Coastal Resiliency

Restoration at the Bolsa Chica Ecological Reserve

April 11, 2022 – David Cannon

The Bolsa Chica Ecological Reserve—a saltwater marsh home to sea creatures and breeding grounds for birds—is in need of significant restoration to maintain and preserve its sensitive ecology. Located in Huntington Beach, California, Bolsa Chica is comprised of saltwater bays, mudflats, salt marsh, coastal dunes, seabird nesting islands, riparian, freshwater marsh, coastal sage scrub, and grassland, creating a vital ecosystem for a variety of species of wildlife. The area is currently facing several threats posed by sedimentation and sea level rise, causing loss of habitat and risk to wildlife.

The Bolsa Chica Land Trust partnered with the Bolsa Chica Steering Committee to secure a grant from the California Department of Fish and Wildlife to fund the study to assess the marsh’s issues.

The landscape has been significantly altered over the years before the original Bolsa Chica Ecological Reserve was established in 1973, both by damming off the area from direct tidal flow with the ocean in the 1800s and by infrastructure development supporting oil rigs, pipelines, and service roads in the early 1900s. Today the Reserve is once again connected to the ocean and is considered a critical habitat for more than 250 wildlife species, with 230 bird species listed by the state or federal government as endangered, threatened, or of special concern. As a wetland with tidal influence, more than 50 different fish species and other marine life inhabit the open water, tidal channels, and muted tidal basins.

The Bolsa Chica Wetlands are a popular spot for photographers and bird watchers, and the Ecological Reserve makes up 1400 acres of protected wetland and upland open space with more than 250 wildlife species.

In late 2020, the Bolsa Chica Land Trust’s Board of Directors initiated a study to document Bolsa Chica’s flora and fauna, elucidate the relationships between species and their habitats, and monitor changes in the environment due to global warming and other threats. Anchor QEA prepared the Sustainable Alternatives Study for the lowland wetland system at the Reserve, which was released and featured in the Los Angeles Times and the Orange County Register. The study provided several solutions to help address issues related to sedimentation, water management, sea level rise, and the habitat’s health. It also contributes to the overall understanding of the area, laying the groundwork for successful management and restoration planning in the future.

Three years in the making, the Sustainable Alternatives Study outlines goals and alternative methods for the short-term, mid-range, and long-term management of this environmentally critical site within the Reserve. Additionally, it assesses the potential effects of sea level rise on the system. The intention was to identify straightforward and direct measures that could be undertaken immediately to address issues associated with maintaining the full tidal basin and muted tidal basin. The study found that in the short term, the best option is to continue maintenance dredging to remove coastal sedimentation in the wetlands and current water management practices within the muted tidal basin.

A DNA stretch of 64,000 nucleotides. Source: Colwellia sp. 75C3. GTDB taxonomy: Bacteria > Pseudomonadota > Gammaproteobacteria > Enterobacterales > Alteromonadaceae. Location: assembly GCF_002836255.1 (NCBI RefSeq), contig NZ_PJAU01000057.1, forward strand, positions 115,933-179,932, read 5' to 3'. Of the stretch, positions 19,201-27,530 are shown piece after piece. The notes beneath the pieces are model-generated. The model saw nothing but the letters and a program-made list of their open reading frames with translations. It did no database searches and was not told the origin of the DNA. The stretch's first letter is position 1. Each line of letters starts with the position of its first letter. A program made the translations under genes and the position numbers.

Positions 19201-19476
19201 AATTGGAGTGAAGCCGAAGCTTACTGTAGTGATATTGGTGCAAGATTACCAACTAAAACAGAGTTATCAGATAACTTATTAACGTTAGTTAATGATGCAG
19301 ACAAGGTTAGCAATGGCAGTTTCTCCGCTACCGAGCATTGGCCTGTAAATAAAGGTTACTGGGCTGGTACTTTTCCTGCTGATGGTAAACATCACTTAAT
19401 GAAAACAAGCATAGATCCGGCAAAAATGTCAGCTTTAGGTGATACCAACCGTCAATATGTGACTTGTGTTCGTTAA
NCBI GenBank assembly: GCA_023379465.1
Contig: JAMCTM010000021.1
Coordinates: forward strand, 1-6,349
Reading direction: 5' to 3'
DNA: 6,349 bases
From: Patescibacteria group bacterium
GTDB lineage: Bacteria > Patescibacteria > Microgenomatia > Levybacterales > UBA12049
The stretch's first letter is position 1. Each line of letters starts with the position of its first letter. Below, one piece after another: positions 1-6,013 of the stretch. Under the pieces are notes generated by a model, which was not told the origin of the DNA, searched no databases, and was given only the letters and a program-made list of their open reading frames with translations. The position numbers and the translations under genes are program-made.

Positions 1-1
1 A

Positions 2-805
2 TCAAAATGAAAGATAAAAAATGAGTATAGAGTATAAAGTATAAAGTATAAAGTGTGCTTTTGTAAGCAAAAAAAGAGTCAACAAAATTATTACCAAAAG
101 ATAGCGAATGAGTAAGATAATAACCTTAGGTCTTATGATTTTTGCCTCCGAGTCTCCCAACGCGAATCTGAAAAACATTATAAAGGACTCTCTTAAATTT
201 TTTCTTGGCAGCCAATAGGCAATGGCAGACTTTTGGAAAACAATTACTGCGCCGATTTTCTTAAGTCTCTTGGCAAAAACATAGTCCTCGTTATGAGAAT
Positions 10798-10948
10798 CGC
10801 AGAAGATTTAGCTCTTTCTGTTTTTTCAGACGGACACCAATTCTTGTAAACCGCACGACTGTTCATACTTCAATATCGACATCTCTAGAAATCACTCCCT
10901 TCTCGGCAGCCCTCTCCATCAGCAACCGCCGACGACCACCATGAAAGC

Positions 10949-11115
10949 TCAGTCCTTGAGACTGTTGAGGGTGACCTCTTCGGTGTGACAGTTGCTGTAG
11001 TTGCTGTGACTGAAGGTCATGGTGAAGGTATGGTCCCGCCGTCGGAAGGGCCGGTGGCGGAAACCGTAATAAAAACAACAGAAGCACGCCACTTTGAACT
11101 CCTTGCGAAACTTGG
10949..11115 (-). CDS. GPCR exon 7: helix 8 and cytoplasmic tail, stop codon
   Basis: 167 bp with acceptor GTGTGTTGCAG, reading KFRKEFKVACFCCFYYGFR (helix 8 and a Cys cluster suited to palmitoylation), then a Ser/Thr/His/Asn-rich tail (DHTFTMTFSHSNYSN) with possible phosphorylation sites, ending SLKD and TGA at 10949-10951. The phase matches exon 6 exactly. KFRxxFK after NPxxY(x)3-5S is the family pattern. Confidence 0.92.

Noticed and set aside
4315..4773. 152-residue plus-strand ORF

In cooperation with the California Department of Fish & Wildlife, the Bolsa Chica Stewards have planted over 38,000 drought tolerant, native plants with the help of more than 17,000 volunteers, transforming over 9 acres of Southern California habitat and native grassland.

Removing sediment that has accumulated in the wetlands over time can help reduce the loss of vegetated marsh and ensure that these valuable ecosystems continue to provide habitat for plants and animals while filtering pollutants from the water. Additional pumping was identified as a method to manage ocean water and stormwater to maintain a stable environment to control water levels.

In the long term, the Anchor QEA study recommended raising ground elevations within the muted tidal basin to serve as a buffer from high surface water levels associated. This is because sea level rise will continue to negatively affect Bolsa Chica at a rate greater than most other California coastal wetlands due to low ground elevations caused by oil extraction-induced subsidence. Raising ground elevations will also help protect against flooding and other damage that can occur when water levels rise.

With the continued implementation of these solutions and other ongoing restoration activities, the Bolsa Chica Ecological Reserve will continue to support a variety of sensitive plant and wildlife species, resulting in an enhanced wetland habitat. The Bolsa Chica Land Trust is committed to supporting the State Lands Commission and the California Department of Fish and Wildlife in pursuing these near-term, mid-term, and long-term measures to maintain the wetland restoration project goals. Ultimately, sustainably managing this part of the Bolsa Chica Ecological Reserve will greatly increase the biodiversity and resiliency of its critical habitats.